Import Administration, International Trade Administration, Department of Commerce.
The U.S. Department of Commerce (the Department) preliminarily determines that Polyethylene Terephthalate Film, Sheet, and Strip (PET Film) from the United Arab Emirates (UAE) is being, or is likely to be, sold in the United States at less than fair value (LTFV), as provided in section 733 of the Tariff Act of 1930, as amended (the Act). The estimated margins of sales at LTFV are listed in the “Preliminary Determination” section of this notice. Interested parties are invited to comment on this preliminary determination. Pursuant to a request from an interested party, we are postponing our final determination to not later than 135 days after publication of the preliminary determination.
May 5, 2008.Start Further Info
FOR FURTHER INFORMATION CONTACT:
Douglas Kirby or Myrna Lobo, AD/CVD Operations, Office 6, Import Administration, International Trade Administration, U.S. Department of Commerce, 14th Street and Constitution Avenue, NW, Washington, DC 20230; telephone: (202) 482-3782 or (202) 482-2371, respectively.End Further Info End Preamble Start Supplemental Information
This investigation was initiated on October 18, 2007. See Polyethylene Terephthalate Film, Sheet, and Strip (PET Film) from Brazil, the People's Republic of China, Thailand, and the United Arab Emirates: Initiation of Antidumping Duty Investigations (Notice of Initiation), 72 FR 60801 (October 26, 2007). On November 13, 2007, the United States International Trade Commission (ITC) preliminarily determined that, pursuant to section 733(a) of the Act, there is a reasonable indication that an industry in the United States is materially injured by reason of imports of PET Film from Brazil, China, Thailand, and the United Arab Emirates. See Investigation Nos. 731-TA-1131-1134 (Preliminary): Polyethylene Terephthalate Film, Sheet, and Strip from Brazil, China, Thailand, and the United Arab Emirates, 72 FR 67756 (November 13, 2007) (ITC Preliminary Determination). The domestic interested parties are DuPont Teijin Films, Mitsubishi Polyester Film of America, Inc., SKC, Inc. and Toray Plastics (America), Inc. (collectively, the petitioners). The respondent for this investigation is Flex Middle East FZE (Flex FZE).
On November 27, 2007, the Department issued its sections A through E questionnaires to Flex FZE. On December 19, 2007, Flex FZE submitted its section A response. On January 18, 2008, Flex FZE submitted its sections B and C responses. On January 23, 2008, the petitioners made a timely request pursuant to section 733(c)(1) of the Act and 19 CFR 351.205(e) for a postponement of the preliminary determinations with respect to Brazil, the People's Republic of China, Thailand, and the United Arab Emirates. See Polyethylene Terephthalate Film, Sheet, and Strip from Brazil, the People's Republic of China, Thailand, and the United Arab Emirates: Postponement of Preliminary Determinations of Antidumping Duty Investigations, 73 FR 7710 (February 11, 2008).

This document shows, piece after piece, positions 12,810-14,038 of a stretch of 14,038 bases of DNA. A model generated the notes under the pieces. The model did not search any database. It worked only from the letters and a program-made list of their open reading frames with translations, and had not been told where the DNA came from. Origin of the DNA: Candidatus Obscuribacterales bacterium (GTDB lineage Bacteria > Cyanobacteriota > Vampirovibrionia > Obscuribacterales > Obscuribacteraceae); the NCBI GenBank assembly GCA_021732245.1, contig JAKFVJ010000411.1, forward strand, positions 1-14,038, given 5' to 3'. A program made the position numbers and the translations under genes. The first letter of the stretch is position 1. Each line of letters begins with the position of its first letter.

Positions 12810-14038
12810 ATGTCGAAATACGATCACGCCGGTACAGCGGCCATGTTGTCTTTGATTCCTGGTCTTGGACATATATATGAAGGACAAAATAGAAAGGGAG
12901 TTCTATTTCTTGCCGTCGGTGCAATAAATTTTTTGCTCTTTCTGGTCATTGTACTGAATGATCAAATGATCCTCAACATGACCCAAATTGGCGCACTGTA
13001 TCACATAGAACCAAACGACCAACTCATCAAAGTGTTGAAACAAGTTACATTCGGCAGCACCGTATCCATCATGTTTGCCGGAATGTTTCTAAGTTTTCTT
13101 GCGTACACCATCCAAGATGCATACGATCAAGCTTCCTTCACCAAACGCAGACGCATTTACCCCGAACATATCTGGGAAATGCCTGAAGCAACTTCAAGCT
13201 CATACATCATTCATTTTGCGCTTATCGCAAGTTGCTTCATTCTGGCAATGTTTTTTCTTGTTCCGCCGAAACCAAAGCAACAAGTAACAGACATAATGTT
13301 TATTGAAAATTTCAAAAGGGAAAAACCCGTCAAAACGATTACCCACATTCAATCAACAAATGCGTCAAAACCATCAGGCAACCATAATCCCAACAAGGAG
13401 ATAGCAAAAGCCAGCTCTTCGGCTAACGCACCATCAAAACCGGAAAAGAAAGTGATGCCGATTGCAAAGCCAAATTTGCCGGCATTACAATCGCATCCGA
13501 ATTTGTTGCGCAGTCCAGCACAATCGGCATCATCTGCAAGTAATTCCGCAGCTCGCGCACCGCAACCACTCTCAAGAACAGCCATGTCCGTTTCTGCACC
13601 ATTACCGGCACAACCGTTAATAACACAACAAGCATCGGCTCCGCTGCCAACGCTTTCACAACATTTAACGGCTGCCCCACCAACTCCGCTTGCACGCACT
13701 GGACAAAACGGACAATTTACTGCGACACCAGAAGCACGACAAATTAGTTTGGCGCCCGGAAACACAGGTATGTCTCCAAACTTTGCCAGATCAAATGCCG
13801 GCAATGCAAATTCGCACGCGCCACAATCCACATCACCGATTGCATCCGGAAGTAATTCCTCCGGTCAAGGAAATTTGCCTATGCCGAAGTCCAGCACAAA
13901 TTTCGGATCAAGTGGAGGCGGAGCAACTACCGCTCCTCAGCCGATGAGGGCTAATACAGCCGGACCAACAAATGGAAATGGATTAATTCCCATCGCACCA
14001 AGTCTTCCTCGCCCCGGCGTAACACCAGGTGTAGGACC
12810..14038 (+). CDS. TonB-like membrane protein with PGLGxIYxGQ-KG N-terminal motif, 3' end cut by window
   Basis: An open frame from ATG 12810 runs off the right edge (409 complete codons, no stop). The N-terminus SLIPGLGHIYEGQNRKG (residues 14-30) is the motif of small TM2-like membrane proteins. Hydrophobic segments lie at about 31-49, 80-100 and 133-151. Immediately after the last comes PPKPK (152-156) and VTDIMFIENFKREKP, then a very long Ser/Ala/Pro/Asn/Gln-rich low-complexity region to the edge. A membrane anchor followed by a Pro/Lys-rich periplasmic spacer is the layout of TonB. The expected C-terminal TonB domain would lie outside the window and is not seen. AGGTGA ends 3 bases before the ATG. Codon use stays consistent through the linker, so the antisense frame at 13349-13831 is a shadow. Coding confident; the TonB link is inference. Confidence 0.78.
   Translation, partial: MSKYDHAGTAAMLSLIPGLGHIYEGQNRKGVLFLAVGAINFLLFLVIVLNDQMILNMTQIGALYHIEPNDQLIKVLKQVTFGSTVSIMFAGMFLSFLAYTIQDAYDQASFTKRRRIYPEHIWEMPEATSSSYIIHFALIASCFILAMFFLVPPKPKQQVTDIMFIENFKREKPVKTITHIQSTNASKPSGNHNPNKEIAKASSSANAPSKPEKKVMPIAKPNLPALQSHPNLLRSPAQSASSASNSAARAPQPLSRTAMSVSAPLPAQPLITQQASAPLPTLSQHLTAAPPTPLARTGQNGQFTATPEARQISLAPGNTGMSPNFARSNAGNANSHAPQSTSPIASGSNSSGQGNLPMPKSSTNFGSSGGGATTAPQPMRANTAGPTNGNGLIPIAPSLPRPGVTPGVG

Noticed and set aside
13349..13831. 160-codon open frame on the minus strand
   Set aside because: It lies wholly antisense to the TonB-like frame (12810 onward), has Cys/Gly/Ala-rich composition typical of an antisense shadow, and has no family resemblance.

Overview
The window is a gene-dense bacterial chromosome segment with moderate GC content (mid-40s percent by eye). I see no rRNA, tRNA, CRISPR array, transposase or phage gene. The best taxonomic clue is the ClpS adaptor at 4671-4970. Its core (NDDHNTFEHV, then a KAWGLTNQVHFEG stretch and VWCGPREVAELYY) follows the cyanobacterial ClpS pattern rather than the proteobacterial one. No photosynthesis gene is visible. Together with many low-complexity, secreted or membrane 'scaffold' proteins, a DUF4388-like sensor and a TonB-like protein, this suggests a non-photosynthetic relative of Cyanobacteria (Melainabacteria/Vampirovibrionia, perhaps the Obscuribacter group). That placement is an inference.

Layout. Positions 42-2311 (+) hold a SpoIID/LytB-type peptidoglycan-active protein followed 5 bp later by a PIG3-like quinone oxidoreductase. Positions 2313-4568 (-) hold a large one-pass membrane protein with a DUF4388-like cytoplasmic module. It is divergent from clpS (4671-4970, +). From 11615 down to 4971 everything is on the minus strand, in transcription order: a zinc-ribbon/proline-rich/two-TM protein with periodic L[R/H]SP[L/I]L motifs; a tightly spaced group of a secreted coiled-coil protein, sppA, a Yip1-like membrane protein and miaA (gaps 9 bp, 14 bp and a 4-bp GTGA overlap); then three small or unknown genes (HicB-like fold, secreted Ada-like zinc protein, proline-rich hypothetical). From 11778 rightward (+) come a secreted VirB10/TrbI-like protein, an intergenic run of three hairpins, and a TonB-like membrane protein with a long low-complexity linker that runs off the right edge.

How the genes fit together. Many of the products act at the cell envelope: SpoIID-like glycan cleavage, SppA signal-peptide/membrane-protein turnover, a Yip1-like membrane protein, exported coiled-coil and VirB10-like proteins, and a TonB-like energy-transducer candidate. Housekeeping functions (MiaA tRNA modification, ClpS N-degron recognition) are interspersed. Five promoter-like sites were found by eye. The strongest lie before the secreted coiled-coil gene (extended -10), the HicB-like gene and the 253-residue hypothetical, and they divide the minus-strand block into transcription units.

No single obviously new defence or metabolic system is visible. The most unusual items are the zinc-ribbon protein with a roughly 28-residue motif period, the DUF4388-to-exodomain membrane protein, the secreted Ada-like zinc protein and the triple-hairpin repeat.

On February 6, 2008, the petitioners submitted a timely allegation that home market sales were being made at prices below the cost of production and requested that the Department initiate a sales-below-cost investigation of Flex FZE pursuant to 19 CFR 351.301(d)(2)(B). On February 8, 2008, the Department issued its first supplemental questionnaire to Flex FZE. On February 27, 2008, Flex FZE submitted its response to the first supplemental questionnaire. On February 29, 2008, the Department issued a second supplemental questionnaire to Flex FZE. On February 29, 2008, the Department initiated a sales-below-cost-investigation of Flex FZE and requested that Flex FZE respond to the section D questionnaire. See Memorandum to Barbara E. Tillman, Director, AD/CVD Operations, Office 6, from the Team, Petitioners' Allegation of Sales Below the Cost of Production for Flex Middle East FZE (Flex FZE) (Cost Allegation Memorandum) (February 29, 2008), on file in the Central Record Unit, room 1117 of the main Department of Commerce building (CRU). On March 12, 2008, Flex FZE submitted its response to the second supplemental questionnaire. On March 14, 2008, Flex FZE submitted its response to the section D questionnaire.
On March 21, 2008, the petitioners submitted an allegation pursuant to 19 CFR 351.301(d)(5) that certain U.S. sales by Flex FZE were targeted for dumping. On March 27, 2008, the Department issued a supplemental questionnaire for sections A through D to Flex FZE. On March 31, 2008, Flex FZE submitted comments regarding the petitioners' targeted dumping allegation. On April 1, 2008, the Department issued a letter to Flex FZE to clarify the March 27, 2008, supplemental questionnaire. On April 8, 2008, Flex FZE submitted its response to the sections A through D supplemental questionnaire. On April 11, 2008, the Department issued questions to the petitioners regarding its targeted dumping allegation. On April Start Printed Page 2454821, 2008, the petitioners submitted a response to the Department's questions regarding the targeted dumping allegation.
Section 777A(c)(1) of the Act directs the Department to calculate individual dumping margins for each known exporter and producer of the subject merchandise. Section 777A(c)(2) of the Act gives the Department discretion, when faced with a large number of producers/exporters, to limit its examination to a reasonable number of such companies if it is not practicable to examine all companies. Where it is not practicable to examine all known producers/exporters of subject merchandise, this provision permits the Department to investigate either (A) a sample of exporters, producers, or types of products that is statistically valid based on the information available to the Department at the time of selection or (B) producers/exporters accounting for the largest volume of the merchandise under investigation that can reasonably be examined. In the petition, the petitioners identified one potential producer and exporter of PET Film in the UAE: Flex FZE.